Larger no-tech tanks can often cope with a fair amount of direct sun as their size helps moderate temp swings; smaller/pico tanks and vases do better in indirect and reflected light. Direct sunlight, even early morning or late evening light, is an algae magnet. Even that's not necessarily a deal breaker, as it sets up the ideal conditions for--eventually--having a thick algae layer on the window-side surface that provides ideal grazing grounds for shrimp.
How much light will be needed--and how much your particular window will provide--is a matter of experimentation. A well placed lace curtain or frosted window covering (on the window or the tank wall) can reduce light levels or, if your vase is on a wider counter/table top--a well placed houseplant can offer needed shade during the brightest periods. Where there's direct sunlight, I try to place the vase at least 3-4' away from the window; indirect I'll set up a means to place the vase right in front of the window.
In terms of set up--clean the container well, making sure to rinse it thoroughly to remove any residue, and add your substrate. Add water--I usually use water from an established tank--and plant up. Most folks will tell you to plant heavily, and generally I do, but I've found small vases work just as well being only lightly planted at first so long as some of the plant mass is fast growing--floaters, certain stems, etc. Until you get more experience, add stock slowly. Early on I'd add a pond snail as my test pilot--when it quite climbing out of the water I knew I was good to add additional snails or a couple small shrimp. Once they'd done well for at least a month, I'd consider adding larger stock/stock levels. These days, 100+ pico setups later, it's a lot easier to jump ahead and figure things out to allow almost immediate stocking.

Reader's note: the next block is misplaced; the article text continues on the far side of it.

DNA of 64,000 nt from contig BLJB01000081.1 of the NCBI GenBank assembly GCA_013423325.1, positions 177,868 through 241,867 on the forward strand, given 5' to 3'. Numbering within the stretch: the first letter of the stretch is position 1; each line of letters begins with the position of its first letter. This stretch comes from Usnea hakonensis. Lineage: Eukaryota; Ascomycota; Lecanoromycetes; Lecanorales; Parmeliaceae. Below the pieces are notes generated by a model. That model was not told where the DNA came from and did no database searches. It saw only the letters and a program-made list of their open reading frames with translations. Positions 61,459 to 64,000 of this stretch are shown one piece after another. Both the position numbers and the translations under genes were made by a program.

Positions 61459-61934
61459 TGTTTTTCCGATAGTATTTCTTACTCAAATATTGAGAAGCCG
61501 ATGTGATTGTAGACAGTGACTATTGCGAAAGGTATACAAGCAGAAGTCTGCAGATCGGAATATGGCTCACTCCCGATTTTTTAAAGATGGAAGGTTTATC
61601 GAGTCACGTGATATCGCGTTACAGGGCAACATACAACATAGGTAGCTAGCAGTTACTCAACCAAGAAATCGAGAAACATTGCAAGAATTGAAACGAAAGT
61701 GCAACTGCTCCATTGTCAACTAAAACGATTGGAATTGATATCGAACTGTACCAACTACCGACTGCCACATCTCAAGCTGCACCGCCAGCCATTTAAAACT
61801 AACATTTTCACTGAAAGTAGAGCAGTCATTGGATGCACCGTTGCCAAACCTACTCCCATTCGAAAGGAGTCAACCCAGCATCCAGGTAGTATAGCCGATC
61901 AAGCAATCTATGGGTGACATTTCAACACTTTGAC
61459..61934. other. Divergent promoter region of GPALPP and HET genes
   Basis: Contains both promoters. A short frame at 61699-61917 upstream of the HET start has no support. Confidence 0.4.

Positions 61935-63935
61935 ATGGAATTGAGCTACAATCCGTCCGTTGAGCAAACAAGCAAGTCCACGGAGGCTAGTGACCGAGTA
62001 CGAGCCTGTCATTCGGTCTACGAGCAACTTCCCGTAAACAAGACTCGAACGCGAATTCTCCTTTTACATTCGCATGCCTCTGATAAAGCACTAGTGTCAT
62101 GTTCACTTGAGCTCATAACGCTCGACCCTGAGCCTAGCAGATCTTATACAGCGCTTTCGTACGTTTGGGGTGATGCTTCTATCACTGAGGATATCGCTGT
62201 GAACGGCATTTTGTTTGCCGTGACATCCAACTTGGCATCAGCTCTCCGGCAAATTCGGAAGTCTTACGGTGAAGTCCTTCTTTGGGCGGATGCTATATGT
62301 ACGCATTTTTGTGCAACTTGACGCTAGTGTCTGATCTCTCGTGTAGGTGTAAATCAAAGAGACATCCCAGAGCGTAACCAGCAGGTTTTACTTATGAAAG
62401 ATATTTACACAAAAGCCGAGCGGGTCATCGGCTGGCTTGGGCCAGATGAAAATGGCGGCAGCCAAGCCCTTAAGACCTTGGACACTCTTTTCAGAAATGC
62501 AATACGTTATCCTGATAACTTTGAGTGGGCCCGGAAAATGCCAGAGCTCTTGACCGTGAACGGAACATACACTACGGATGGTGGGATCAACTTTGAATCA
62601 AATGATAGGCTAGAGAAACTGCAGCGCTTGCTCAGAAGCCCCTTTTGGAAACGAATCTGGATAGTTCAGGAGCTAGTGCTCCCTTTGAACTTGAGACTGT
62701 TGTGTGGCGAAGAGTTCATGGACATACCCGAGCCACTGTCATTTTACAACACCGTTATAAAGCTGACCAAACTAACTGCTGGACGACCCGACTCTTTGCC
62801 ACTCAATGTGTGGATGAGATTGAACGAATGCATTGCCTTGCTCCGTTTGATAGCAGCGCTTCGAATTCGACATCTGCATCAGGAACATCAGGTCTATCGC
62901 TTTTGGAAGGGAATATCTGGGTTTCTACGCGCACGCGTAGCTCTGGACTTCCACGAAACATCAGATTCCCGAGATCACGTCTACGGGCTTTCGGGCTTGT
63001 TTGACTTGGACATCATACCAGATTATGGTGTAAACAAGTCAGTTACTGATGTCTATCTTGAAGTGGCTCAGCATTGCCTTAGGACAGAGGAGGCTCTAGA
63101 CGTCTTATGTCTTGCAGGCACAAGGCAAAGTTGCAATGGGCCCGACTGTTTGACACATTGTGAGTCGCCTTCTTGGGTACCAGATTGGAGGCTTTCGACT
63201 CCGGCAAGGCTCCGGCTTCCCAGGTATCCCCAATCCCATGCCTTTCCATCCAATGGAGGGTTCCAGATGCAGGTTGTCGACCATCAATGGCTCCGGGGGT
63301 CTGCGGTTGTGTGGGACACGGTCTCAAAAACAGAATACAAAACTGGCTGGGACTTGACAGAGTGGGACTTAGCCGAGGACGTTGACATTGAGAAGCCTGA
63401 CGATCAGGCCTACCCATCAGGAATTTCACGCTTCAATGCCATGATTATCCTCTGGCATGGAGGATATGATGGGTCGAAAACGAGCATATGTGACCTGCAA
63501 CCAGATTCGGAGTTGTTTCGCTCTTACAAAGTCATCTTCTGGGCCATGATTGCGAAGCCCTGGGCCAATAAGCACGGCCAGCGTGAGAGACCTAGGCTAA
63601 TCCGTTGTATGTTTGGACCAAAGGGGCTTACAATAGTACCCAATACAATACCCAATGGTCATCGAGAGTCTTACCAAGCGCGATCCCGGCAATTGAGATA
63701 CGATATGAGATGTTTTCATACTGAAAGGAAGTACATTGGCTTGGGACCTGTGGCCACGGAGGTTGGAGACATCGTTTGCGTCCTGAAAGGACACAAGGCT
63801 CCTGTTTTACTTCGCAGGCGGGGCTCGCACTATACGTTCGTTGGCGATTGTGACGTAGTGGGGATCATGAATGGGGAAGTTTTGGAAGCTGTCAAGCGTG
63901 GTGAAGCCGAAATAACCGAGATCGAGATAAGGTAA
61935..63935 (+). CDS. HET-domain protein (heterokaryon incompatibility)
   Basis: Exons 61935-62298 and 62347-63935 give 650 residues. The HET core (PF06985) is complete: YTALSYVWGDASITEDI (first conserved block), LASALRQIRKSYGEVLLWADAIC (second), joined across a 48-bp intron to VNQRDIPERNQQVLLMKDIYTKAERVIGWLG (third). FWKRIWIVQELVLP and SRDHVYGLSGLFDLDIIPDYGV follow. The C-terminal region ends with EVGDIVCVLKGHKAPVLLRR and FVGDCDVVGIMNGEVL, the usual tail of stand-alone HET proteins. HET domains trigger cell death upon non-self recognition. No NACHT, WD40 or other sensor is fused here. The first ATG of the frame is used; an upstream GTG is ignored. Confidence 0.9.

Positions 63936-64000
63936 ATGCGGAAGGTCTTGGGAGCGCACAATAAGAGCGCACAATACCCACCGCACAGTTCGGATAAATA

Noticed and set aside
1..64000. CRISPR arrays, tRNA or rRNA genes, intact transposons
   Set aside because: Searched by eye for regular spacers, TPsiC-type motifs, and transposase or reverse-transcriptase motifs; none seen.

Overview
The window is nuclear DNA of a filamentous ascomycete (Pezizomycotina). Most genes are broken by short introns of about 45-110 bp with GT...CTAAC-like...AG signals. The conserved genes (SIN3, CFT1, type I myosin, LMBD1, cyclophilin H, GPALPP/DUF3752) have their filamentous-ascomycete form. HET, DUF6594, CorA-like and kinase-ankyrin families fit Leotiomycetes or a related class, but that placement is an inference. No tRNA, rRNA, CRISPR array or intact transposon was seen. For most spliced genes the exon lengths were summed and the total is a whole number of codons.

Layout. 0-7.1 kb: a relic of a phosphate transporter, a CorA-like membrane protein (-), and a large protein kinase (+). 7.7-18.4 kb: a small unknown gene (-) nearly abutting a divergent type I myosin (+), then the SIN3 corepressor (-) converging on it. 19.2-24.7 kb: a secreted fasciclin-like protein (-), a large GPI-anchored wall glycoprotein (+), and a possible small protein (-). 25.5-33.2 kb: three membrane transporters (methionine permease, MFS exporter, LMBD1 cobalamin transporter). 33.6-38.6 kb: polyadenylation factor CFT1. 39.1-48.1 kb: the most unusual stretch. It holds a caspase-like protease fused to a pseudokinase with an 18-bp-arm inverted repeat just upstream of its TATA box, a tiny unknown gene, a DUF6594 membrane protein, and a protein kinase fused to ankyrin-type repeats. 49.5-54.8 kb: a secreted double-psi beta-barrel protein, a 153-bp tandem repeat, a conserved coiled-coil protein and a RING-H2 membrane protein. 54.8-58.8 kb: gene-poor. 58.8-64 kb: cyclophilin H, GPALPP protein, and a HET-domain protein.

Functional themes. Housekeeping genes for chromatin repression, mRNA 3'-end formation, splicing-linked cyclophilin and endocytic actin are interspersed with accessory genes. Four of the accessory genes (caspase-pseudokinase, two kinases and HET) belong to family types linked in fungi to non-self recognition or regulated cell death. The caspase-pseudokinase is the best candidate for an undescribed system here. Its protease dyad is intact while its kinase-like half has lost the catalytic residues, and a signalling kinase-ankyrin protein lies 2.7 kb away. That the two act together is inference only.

Don't forget hardscape either--pico setups are a great place to scraps of wood too small to be worth bothering with in your larger tanks. Part of the charm of tiny tanks is the ability to set up and break them down at whim to play with ideas--getting in the habit of tucking smaller pieces of wood in the back of your larger tanks will give you a ready to hand, BB and biofilm laden bit of decor whenever you need it.
Water changes will depend on the setup--but I generally aimed for 10-25% weekly with an occasional 50-80%. Weapon of choice was airline hose-the small diameter worked well to get in between plants with good suction without pulling out water too fast. Using R0 water for topoffs can help reduce the need for water changes; evaporation can be a bugger in small vases and TDS can skyrocket quickly.